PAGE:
7 Good Reasons to Use Black Garlic

By: Cat Ebeling, RN, MSN-PHN, co-author of the best-sellers:  The Fat Burning KitchenThe Top 101 Foods that Fight Aging & The Diabetes Fix

Black garlic looks a bit like a cooking mistake that should be thrown away instead of eaten. But this specially aged garlic not only tastes unique and amazing, but it has amazing superfood powers as well.

Black garlic was used centuries ago in Asian cuisine, but it has been ‘discovered’ here in the western world and it has become a favorite secret ingredient amongst chefs, home cooks and health fanatics.

Black garlic is made from Allium sativum, which is the regular garlic we all know and use. Black garlic, however, is aged with specific heat and humidity for several weeks, which changes the flavor and intensifies its health benefits.

Regular raw, white garlic cloves when aged turn almost black and become soft, sticky, and gooey, much like richer roasted garlic. The heat process takes the sharp flavor of raw garlic to a much mellower flavor—more like a molasses-caramel flavor that tastes both sweet and savory.

The aging of garlic converts the harsh, irritating compounds in raw garlic–such as allicin, to stable, unique, and beneficial compounds. Allicin is one of the key compounds found in raw garlic that’s responsible for many of its health benefits and its distinct biting taste.

However, raw garlic is also lower in antioxidants, and studies show that black garlic actually contains concentrated amounts of these disease-fighting compounds.

1. Black Garlic is High in Antioxidants


We hear about antioxidants all the time in many healthy foods. Antioxidants help stop or slow down free radicals that cause damage to our cells and can lead to chronic disease. This review, published in the Journal of Food and Drug Analysis, discusses black garlic’s antioxidant powers on the human body.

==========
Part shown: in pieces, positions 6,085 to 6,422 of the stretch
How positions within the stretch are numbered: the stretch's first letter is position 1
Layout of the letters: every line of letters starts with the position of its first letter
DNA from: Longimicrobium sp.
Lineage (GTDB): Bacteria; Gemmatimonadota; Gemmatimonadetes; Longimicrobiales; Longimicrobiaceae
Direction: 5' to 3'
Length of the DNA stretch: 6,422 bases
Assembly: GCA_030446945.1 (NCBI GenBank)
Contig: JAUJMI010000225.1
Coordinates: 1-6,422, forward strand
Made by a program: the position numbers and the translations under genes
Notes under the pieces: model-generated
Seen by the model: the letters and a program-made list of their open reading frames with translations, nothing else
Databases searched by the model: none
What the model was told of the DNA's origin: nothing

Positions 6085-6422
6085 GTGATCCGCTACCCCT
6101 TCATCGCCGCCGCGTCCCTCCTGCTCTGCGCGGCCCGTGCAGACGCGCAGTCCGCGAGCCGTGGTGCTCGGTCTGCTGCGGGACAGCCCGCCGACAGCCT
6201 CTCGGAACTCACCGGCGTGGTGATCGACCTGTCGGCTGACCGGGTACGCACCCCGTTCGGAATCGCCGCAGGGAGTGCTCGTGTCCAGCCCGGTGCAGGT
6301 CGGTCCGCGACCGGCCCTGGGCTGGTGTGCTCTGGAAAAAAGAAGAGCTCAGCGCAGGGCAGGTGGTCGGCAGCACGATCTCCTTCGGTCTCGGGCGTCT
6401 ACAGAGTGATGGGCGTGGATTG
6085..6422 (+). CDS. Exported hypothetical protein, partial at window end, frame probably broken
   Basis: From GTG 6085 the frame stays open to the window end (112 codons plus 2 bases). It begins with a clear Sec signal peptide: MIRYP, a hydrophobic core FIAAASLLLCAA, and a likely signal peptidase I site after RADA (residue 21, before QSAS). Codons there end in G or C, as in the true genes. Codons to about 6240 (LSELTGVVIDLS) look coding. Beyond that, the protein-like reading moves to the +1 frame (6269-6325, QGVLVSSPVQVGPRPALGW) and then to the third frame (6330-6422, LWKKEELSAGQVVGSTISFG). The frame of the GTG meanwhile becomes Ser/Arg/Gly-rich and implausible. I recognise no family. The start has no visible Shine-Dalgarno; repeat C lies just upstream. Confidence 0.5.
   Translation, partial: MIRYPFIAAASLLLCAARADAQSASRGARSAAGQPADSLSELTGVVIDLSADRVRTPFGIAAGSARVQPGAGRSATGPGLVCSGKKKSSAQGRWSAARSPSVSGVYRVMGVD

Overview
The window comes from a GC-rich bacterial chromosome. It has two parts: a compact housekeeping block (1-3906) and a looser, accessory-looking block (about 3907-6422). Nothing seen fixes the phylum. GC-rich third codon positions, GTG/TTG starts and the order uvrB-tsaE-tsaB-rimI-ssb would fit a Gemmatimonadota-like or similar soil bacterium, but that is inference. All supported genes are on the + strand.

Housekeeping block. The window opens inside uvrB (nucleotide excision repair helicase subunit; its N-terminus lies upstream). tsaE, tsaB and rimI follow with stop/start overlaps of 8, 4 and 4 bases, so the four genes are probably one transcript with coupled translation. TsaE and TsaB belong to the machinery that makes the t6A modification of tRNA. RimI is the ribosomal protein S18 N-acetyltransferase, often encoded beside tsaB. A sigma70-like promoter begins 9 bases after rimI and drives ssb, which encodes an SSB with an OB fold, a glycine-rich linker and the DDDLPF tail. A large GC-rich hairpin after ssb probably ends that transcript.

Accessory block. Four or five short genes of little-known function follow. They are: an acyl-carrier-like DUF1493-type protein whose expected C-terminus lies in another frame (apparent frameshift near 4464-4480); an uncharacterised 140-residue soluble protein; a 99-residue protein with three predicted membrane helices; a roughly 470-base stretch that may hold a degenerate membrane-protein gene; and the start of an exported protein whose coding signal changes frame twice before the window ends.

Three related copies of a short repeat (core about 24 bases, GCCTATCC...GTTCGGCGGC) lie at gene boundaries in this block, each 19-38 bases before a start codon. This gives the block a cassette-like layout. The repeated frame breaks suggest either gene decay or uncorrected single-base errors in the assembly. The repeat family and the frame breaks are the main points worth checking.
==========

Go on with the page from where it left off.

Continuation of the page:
This study shows that aged garlic creates a marked increase in antioxidant activity, peaking at about 21 days. What causes this dramatic antioxidant increase?

During the aging process, the active ingredient in garlic, allicin, converts to more powerful antioxidants. This fermentation process concentrates the antioxidants in the garlic. These antioxidants can regulate cell signaling, reduce inflammation, protect the brain and nerves, prevent heart attacks and strokes, help prevent the long-term complications of diabetes and fight cancer.

2. Brain Health


Black garlic’s powerful antioxidants help to lower inflammation in the brain, which helps prevent common diseases of aging such as dementia, Alzheimer’s disease, and Parkinson’s disease. Most neuroscientists follow the theory that the accumulation of a protein compound called ‘beta amyloid’ causes the inflammation in the brain with Alzheimer’s disease.

Aged black garlic has been shown to improve memory in rats, while lowering inflammation and oxidative stress.

3. Immune Health



We are probably very aware of the importance of our immune systems. Our complex immune systems fight off viral infections, bacteria, and other pathogens. Our immune systems also work to prevent cancer and fight other chronic diseases as well.

Antioxidants fight free radicals which reduce inflammation, strengthen the immune system, and prevent oxidative damage to your cells. We’ve known that regular raw garlic is a very powerful tool for our immune function, but a 2012 study compare black garlic and raw garlic on immune function. Black garlic had more powerful effect on stimulating the immune system and increasing antioxidant activity.

Black garlic’s immune-boosting effects may help those with allergies and autoimmune disorders, as well as those fighting off acute illnesses.

4. Toxic to Cancer Cells


In addition to strengthening the immune system, black garlic’s antioxidants show strong anticarcinogenic effects on cancer cells. Certain components in black garlic have been shown to inhibit tumor growth and spread of cancer cells. This 2014 study shows black garlic extract kills off and reduces the growth of colon cancer cells.

Researchers found that the black garlic extract solution was toxic to lung, breast, stomach, and liver cancer cells within 72 hours. Other studies have found that black garlic caused cancer cells to start dying off in human colon and stomach cancers. And this study shows it causes cancer cell death in leukemia as well.

And this meta review of 25 different studies on black garlic showed beneficial effects on cancer in almost all of the studies.

5. Heart Health